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Governments take alcohol too lightly while banning dagga

09 August 2017 - 10:51 By Katharine Child
Marijuana plants. File photo
Marijuana plants. File photo
Image: Paula Bronstein

Psychiatrist and world-renowned drug expert Professor David Nutt‚ under cross-examination‚ said the alcohol industry is too powerful worldwide and prevents governments from not doing enough to mitigate the harmful effects of alcohol.

Nutt was testifying on Tuesday in the so-called dagga couple's trial. The couple‚ Jules Stobbs and Myrtle Clarke‚ have asked the court to find the laws preventing the adult use and sale of dagga unconstitutional.

Their case argues that jailing users of dagga is disproportionate to its harmful effects and it is irrational to ban dagga when alcohol is far more harmful and is not prohibited.

Nutt faced tough cross examination from state advocate Bogosi Bokaba SC‚ who asked him repeated questions on the same topics and even reprimanded him for laughing at a misunderstanding.

Bokaba asked Nutt repeatedly if he said that dagga should be legal because it was less harmful than alcohol. Bokaba said: "So you are emphatic that cannabis be legalised simply because it is less harmful than alcohol."

Nutt agreed. He was heavily critical of the fact that the South African government allowed alcohol to be advertised.

Nutt: "It is morally very contentious for a state to control a drug [dagga] that is less harmful than a drug it actively promotes - alcohol."

Nutt added: "A state that not only allows and promotes alcohol has a moral obligation to allow people a safer alternative [dagga] (for relaxation)."

Nutt said cities with people using cannabis and others using alcohol like Amsterdam were much more pleasant on the weekend‚ than places like Bristol in the UK where alcohol use and violence was far heavier.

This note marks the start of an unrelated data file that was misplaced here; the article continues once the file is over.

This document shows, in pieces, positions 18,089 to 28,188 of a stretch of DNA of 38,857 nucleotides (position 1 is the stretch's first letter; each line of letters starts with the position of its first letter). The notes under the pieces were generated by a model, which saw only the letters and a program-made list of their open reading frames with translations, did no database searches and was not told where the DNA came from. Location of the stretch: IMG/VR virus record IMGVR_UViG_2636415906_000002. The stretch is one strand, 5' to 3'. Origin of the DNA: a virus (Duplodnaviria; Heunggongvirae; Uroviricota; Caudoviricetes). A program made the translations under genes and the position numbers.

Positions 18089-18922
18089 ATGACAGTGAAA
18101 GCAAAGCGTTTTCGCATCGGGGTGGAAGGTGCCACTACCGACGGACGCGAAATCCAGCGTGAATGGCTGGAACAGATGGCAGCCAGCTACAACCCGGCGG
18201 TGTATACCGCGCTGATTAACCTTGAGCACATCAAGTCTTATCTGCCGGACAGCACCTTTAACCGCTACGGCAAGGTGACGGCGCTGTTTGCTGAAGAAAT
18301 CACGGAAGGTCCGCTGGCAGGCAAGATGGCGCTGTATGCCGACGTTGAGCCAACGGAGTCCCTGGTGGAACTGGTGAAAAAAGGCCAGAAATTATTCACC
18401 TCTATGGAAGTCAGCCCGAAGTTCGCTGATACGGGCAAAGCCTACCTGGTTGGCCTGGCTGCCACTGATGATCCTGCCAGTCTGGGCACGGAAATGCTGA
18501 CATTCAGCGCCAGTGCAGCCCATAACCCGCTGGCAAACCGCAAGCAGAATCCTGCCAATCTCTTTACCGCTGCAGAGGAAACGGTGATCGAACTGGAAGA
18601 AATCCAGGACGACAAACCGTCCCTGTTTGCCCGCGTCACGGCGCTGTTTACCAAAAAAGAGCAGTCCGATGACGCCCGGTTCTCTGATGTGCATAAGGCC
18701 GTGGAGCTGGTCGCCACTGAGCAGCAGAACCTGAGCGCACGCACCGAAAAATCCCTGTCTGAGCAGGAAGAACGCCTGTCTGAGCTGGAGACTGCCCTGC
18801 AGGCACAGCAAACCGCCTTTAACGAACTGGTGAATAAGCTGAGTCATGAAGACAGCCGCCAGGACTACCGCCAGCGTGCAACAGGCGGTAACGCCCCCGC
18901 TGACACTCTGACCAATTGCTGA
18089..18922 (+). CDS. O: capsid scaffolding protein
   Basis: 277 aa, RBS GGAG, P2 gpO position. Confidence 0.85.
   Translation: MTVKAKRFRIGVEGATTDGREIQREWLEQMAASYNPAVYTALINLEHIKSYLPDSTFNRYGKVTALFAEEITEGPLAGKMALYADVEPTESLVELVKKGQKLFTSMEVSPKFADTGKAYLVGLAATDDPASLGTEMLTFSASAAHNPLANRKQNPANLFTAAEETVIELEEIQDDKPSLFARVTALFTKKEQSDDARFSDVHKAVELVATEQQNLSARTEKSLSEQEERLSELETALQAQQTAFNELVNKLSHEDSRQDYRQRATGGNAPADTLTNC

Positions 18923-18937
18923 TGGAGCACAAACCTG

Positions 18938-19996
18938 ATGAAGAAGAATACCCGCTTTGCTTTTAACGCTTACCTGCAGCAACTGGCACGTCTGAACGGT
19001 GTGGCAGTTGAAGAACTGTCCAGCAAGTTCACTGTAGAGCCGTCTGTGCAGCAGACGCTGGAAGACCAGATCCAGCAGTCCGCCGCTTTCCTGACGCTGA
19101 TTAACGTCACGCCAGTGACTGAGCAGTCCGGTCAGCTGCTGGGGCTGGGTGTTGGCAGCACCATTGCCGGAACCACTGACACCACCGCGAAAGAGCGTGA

He has argued in testimony that science shows alcohol is comparatively more harmful than dagga in terms of its links to crime‚ violence and reckless driving.

Using scientific evidence he has argued that alcohol damages the brain‚ where the evidence showing dagga does is weak. Alcohol leads to far more deaths in the UK. A deadly dose of dagga is 100 times that of what a person would normally use‚ he said‚ but a deadly or damaging dose of alcohol can be twice one's normal intake.

Bokaba also kept asking him to confirm that he wanted dagga to be legalised. Nutt said yes.

Nutt: "I am very much against criminal sanctions to punish people for using this drug. It is inappropriate to its known harms."

The state then implied Nutt said dagga had no harmful effects. Bokaba said: "Can you say categorically cannabis is not a harmful drug?”

Nutt disagreed: "I have said all along it is harmful‚ but the ban is disproportionate to its harms."

Nutt: "I am for reducing all harms of drugs but the prohibition of dagga does not reduce its harms and it is unjust."

Nutt explained that evidence shows a "regulated legal dagga market breaks the black market".

His testimony has focused on the fact that when Dutch people provided dagga legally to young people‚ the dagga users did not come into contact with drug dealers who incentivise the use of harder more addictive drugs. He explained that the Dutch "experiment" showed by providing dagga legally‚ they have a far lower rate of heroin use than in places where buyers of dagga meet drug dealers.

Bokaba insinuated that Nutt had said HIV was prevented by dagga. Nutt laughed at the misunderstanding at which point Bokaba was angered

"It is not a laughing matter." Bokaba said the HIV epidemic in South Africa was serious.

Nutt said "in no way” he thought dagga prevented or cured any disease.

"Cannabis can be used for symptomatic management."